France rejects US should get coronavirus vaccine first
Iran Press TV
Thursday, 14 May 2020 6:22 PM
France says equal access to any COVID-19 vaccine developed by the Paris-based multinational pharmaceutical company, Sanofi, is non-negotiable, stressing that no country, particularly the United States, should have priority because of financial motivation.
The French government's robust remarks on Thursday came just a day after the chief executive of Sanofi said vaccine doses developed by the pharmaceutical giant in the US could go to the American patients first since Washington had financially supported the research.
"A vaccine against COVID-19 should be a public good for the world. The equal access of all to the virus is non-negotiable," French Prime Minister Edouard Philippe said on Twitter.
Following the strong stance adopted by Paris, the company retreated and clarified that the vaccine would be made available to people around the world.
Philippe noted that he had reinforced the message to the company's chairman, Serge Weinberg, who assured of the distribution in the European country of any Sanofi vaccine.
Sanofi is currently working on two vaccine projects against the contagious disease, one with British rival GlaxoSmithKline Plc that is financially supported by the Biomedical Advanced Research and Development Authority (BARDA) of the US Health Department and another with US company Translate Bio that will employ a different technology.
Separately on Thursday, French Junior Economy Minister Agnes Pannier-Runacher said that it would be "unacceptable" if one country were awarded privileged access just because of money.
The controversial comments by Sanofi's chief executive Paul Hudson even upset French President Emmanuel Macron. An unnamed Elysee Palace official told Reuters that a presidency official would meet with Sanofi representatives next week.
"Evidently, if Sanofi makes a breakthrough on a vaccine for COVID-19 and it is efficient, it will be made available to all," said Olivier Bogillot, the head of Sanofi in France.
Coronavirus vaccine possible in about a year: EU
On Thursday, the European Medicines Agency (EMA), which approves medicines for the European Union, said that a vaccine to counter the new coronavirus could be approved in about a year in an "optimistic" scenario.
As the world rushes to develop a vaccine, the European Union, hard hit by COVID-19, fears it may not have sufficient supplies, especially if a vaccine were developed in the United States or China.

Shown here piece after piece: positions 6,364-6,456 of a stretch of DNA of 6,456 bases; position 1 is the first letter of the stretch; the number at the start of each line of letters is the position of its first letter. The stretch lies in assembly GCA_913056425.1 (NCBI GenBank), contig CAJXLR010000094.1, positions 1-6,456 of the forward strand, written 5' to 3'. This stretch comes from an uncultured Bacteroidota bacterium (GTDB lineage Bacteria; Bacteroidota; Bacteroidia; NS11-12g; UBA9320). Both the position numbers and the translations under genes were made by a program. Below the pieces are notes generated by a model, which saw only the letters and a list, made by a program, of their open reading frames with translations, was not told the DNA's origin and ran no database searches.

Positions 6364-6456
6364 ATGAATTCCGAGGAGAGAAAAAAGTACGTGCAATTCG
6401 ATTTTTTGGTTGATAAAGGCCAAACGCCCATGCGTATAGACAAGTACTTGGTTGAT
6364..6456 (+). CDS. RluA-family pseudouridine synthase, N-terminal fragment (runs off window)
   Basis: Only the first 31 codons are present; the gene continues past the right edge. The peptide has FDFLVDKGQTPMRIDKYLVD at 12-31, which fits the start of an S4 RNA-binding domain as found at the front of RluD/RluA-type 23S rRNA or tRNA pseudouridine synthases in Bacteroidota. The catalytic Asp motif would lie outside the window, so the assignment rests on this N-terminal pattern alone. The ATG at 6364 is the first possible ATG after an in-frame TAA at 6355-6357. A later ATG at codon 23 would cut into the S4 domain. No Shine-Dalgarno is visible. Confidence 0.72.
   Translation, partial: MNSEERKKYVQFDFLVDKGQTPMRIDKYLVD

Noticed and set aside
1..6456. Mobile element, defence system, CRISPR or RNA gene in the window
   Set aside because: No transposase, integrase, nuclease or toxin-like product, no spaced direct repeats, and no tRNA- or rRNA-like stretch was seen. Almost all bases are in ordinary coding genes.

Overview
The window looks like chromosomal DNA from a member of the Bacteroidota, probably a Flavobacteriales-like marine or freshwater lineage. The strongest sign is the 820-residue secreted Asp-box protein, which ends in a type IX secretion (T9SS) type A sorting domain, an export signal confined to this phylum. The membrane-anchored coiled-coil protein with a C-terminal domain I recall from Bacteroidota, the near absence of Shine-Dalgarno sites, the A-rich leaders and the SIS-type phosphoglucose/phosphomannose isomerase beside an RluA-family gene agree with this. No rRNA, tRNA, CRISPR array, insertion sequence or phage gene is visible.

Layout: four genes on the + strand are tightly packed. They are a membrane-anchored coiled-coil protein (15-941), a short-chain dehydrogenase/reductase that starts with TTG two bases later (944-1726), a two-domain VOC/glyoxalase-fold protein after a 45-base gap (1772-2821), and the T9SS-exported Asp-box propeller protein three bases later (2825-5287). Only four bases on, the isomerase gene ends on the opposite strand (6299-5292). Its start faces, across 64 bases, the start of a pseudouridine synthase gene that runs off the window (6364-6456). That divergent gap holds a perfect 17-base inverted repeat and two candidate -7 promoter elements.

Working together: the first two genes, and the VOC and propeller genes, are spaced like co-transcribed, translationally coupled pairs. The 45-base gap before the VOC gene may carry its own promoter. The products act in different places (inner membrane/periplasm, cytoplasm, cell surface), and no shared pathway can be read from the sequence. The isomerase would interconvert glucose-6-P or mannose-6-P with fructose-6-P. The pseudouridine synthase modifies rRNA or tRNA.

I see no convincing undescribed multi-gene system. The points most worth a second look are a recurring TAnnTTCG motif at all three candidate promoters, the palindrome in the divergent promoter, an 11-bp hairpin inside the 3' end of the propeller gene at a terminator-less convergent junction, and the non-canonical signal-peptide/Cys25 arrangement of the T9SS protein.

The agency, in communication with 33 developers, was doing all it could to speed up the approval process, the EMA's head of vaccines, Marco Cavaleri, said, but he was skeptical of claims any could be ready by September.
"For vaccines, since the development has to start from scratch ... we might look from an optimistic side in a year from now, so beginning of 2021," he told journalists.
He ruled out the possibility of skipping the third phase of a vaccine trial, which he said would be needed to be sure a vaccine was safe and effective.
The EMA is also looking at 115 different therapeutics, or treatments, for the coronavirus, which has killed nearly 300,000 deaths globally, according to World Health Organization data.
"If a vaccine is first developed outside Europe, we must do everything possible to ensure that the vaccine is actually available to all countries," said Peter Liese, who is a prominent member of Germany's Christian Democratic Union (CDU) party, the same as German Chancellor Angela Merkel's.
Pandemic to cost global insurance industry $203 bn: Lloyd's
Also on Thursday, Lloyd's of London insurance market forecast that the deadly coronavirus pandemic would cost the global insurance industry about $203 billion (188 billion euros).
Lloyd's said it had examined underwriting losses and reductions in the value of investments that companies hold to fund future claim payments.
Lloyd's itself expects to pay out up to $4.3 billion on coronavirus claims, putting the cost on a similar magnitude to the September 11, 2001 terror attacks.
"The estimated 2020 underwriting losses covered by the industry as a result of COVID-19 are approximately $107 billion, on par with some of the biggest major claims years for the industry," it said after carrying out an economic study into potential losses in the non-life insurance sector.
"In addition, unlike other events, the industry will also experience falls in investment portfolios of an estimated $96 billion, bringing the total projected loss to the insurance industry to $203 billion," added Lloyd's, which insures against catastrophes such as earthquakes, shipwrecks and revolutions.
The sector-wide review looked at payout estimates, based on continuing social distancing and lockdown measures for the rest of 2020, and forecasts of plunging global economic activity.
Lloyd's of London chief executive John Neal said COVID-19 would have a "unique" impact on the sector owing to its "devastating" economic, human and social cost.
"The global insurance industry is paying out on a very wide range of policies to support businesses and people affected by COVID-19," Neal said.
He added: "What makes COVID-19 unique is the not just the devastating continuing human and social impact, but also the economic shock."
|Join the GlobalSecurity.org mailing list|